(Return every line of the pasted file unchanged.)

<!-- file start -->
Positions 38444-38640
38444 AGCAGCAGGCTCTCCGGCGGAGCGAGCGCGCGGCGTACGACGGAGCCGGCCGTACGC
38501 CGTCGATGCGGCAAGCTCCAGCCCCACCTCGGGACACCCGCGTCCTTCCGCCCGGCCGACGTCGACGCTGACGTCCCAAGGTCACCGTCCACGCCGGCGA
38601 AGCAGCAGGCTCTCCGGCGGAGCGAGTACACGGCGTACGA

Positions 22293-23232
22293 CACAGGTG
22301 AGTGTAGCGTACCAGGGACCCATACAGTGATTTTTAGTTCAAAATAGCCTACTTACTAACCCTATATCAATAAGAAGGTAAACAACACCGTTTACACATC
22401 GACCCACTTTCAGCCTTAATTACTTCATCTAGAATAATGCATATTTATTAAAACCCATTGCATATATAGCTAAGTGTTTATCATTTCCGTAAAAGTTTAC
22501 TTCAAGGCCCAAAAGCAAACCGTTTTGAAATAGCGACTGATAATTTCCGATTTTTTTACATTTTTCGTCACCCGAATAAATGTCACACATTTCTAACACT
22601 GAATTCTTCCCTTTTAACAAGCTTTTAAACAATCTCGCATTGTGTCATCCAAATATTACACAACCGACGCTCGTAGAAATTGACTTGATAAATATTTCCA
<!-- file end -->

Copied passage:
Positions 38444-38640
38444 AGCAGCAGGCTCTCCGGCGGAGCGAGCGCGCGGCGTACGACGGAGCCGGCCGTACGC
38501 CGTCGATGCGGCAAGCTCCAGCCCCACCTCGGGACACCCGCGTCCTTCCGCCCGGCCGACGTCGACGCTGACGTCCCAAGGTCACCGTCCACGCCGGCGA
38601 AGCAGCAGGCTCTCCGGCGGAGCGAGTACACGGCGTACGA

Positions 22293-23232
22293 CACAGGTG
22301 AGTGTAGCGTACCAGGGACCCATACAGTGATTTTTAGTTCAAAATAGCCTACTTACTAACCCTATATCAATAAGAAGGTAAACAACACCGTTTACACATC
22401 GACCCACTTTCAGCCTTAATTACTTCATCTAGAATAATGCATATTTATTAAAACCCATTGCATATATAGCTAAGTGTTTATCATTTCCGTAAAAGTTTAC
22501 TTCAAGGCCCAAAAGCAAACCGTTTTGAAATAGCGACTGATAATTTCCGATTTTTTTACATTTTTCGTCACCCGAATAAATGTCACACATTTCTAACACT
22601 GAATTCTTCCCTTTTAACAAGCTTTTAAACAATCTCGCATTGTGTCATCCAAATATTACACAACCGACGCTCGTAGAAATTGACTTGATAAATATTTCCA